Bulimia

Bulimia

Bulimia is an eating disorder where excessive eating or bingeing is followed by induced vomiting or purging with laxatives. Due to their obsession with food, people with Bulimia tend not to lose a lot of weight and may be prone to depression.

Like people suffering from anorexia nervosa, people with Bulimia have a distorted body image. They may suffer from a high or unrealistic expectation of how they should look. The disease may also be associated with past medical illnesses, and a mother's over-concern with eating and weight control. Bulimics may have a history of being overweight and past history of emotional problems.

Binge eaters tend to consume large quantities of food at night. Often they will awake from sleep and start eating. The habit of eating at night is more associated with an eating disorder rather than being overweight.

Bulimics tend to binge on carbohydrate foods. Carbohydrates increase the levels of brain serotonin, which is a chemical that increases the feeling of satisfaction and fullness after a meal. Research is demonstrating that there may be a problem with serotonin metabolism in Bulimic people.

Bulimic and anorexic women are unlikely to reach the normal bone density and may possibly develop osteoporosis later in life. Frequent vomiting can lead to an erosion of tooth enamel and gum problems. Other side effects of this eating disorder are reduced digestive function, infertility, amenorrhoea (lack of menstrual periods) and irregular heart beats.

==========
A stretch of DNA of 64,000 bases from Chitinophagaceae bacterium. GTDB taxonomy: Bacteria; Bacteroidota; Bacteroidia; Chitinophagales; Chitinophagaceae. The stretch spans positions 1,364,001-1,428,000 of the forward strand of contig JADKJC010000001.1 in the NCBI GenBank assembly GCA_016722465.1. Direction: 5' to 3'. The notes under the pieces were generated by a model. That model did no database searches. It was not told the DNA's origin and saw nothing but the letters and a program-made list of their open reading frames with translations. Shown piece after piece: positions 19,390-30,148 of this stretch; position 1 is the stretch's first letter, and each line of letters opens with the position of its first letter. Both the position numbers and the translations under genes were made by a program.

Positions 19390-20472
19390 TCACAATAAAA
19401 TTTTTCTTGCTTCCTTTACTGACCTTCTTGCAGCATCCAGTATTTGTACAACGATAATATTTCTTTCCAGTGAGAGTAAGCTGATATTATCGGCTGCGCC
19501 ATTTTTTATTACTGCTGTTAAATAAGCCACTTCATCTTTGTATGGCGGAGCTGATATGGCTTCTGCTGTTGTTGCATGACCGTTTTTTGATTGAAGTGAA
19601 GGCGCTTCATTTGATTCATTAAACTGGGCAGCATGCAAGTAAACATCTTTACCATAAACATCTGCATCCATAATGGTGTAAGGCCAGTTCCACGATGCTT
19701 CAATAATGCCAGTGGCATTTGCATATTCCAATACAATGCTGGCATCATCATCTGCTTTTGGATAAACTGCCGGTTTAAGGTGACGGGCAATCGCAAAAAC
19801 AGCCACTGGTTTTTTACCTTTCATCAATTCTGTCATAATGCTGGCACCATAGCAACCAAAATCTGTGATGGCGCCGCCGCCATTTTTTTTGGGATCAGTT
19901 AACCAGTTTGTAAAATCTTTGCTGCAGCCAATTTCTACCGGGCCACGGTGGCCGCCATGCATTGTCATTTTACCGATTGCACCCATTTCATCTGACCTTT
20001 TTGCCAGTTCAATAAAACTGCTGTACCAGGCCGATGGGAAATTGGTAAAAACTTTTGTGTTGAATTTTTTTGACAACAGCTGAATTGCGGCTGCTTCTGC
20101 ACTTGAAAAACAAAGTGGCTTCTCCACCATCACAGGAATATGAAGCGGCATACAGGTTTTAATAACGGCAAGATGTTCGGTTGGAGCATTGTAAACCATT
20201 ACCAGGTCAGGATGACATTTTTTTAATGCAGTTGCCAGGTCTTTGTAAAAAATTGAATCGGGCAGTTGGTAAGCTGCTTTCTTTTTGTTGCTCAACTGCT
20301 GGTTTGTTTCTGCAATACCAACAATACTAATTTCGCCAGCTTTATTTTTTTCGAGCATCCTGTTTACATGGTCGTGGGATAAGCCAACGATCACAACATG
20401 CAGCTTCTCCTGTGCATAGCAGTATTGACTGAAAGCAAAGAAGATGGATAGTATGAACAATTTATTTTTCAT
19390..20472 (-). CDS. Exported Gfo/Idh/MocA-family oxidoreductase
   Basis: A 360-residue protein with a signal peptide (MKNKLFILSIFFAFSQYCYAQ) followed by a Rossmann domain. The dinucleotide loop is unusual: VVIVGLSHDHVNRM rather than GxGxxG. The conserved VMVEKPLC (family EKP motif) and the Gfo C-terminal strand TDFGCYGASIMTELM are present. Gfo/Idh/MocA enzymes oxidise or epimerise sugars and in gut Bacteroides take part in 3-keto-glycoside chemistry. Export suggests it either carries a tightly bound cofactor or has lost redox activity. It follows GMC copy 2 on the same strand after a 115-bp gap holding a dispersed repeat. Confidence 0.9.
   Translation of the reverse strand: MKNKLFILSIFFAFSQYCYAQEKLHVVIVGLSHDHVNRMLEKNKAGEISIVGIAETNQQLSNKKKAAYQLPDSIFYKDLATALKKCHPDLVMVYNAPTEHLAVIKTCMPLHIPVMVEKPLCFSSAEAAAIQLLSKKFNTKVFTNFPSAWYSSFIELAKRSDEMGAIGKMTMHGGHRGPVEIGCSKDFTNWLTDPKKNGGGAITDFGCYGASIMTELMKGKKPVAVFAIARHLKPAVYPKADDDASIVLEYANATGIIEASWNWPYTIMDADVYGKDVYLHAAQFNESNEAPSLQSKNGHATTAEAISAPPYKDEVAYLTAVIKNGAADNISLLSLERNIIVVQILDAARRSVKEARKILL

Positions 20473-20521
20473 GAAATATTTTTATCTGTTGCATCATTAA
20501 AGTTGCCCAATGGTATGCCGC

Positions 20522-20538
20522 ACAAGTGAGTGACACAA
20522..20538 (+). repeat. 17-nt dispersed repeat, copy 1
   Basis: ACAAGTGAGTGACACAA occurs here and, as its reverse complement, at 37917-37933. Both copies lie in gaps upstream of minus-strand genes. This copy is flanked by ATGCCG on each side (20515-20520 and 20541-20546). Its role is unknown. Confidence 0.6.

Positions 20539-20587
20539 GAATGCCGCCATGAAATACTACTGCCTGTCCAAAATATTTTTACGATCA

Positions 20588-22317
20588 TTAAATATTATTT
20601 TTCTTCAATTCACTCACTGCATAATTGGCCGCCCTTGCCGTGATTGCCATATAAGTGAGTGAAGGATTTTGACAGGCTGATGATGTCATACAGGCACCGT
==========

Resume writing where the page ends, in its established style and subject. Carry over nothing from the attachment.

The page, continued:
Childhood sexual abuse is found to have occurred to a substantial minority of women with Bulimia. Some Bulimics may also suffer alcohol and drug dependence, conduct and behavioural disorders and avoidant personality disorders.

TREATMENT OPTIONS
This patient must be under the care of a Doctor at all times. The patient needs careful monitoring and care. Psychotherapy may be needed to help control the ailment. The initial step may have to include hospitalisation. As Bulimics may make themselves vomit after eating, it is IMPORTANT to closely monitor their actions. The patients are encouraged to put on bodyweight and gain confidence in their body shape. Assessment should include an evaluation of the quality of interpersonal relationships and family environment.

DIET HINTS
This ailment is very difficult to treat with a simple "diet" as the patient is usually resistant to suggestions to eat and has already developed severe food restrictions. Sometimes he/she pretends to have an appetite and eats a large meal only to disgorge it as soon as possible by induced vomiting.
One suggestion is to encourage the Bulimic to eat with other members of the family. Encourage nutritious snacks between meals and concentrate initially on a good amount of foods she/he feels comfortable eating. Avoid eating rich or sugary foods that may encourage binge eating.
Encourage the use of normal foods, rather than "diet" foods or low fat foods. Ensure some protein is eaten daily and if possible, include oysters and red meat for zinc. Present the food in an appetising way. Protein supplements contain all the essential amino acids and are easy to digest.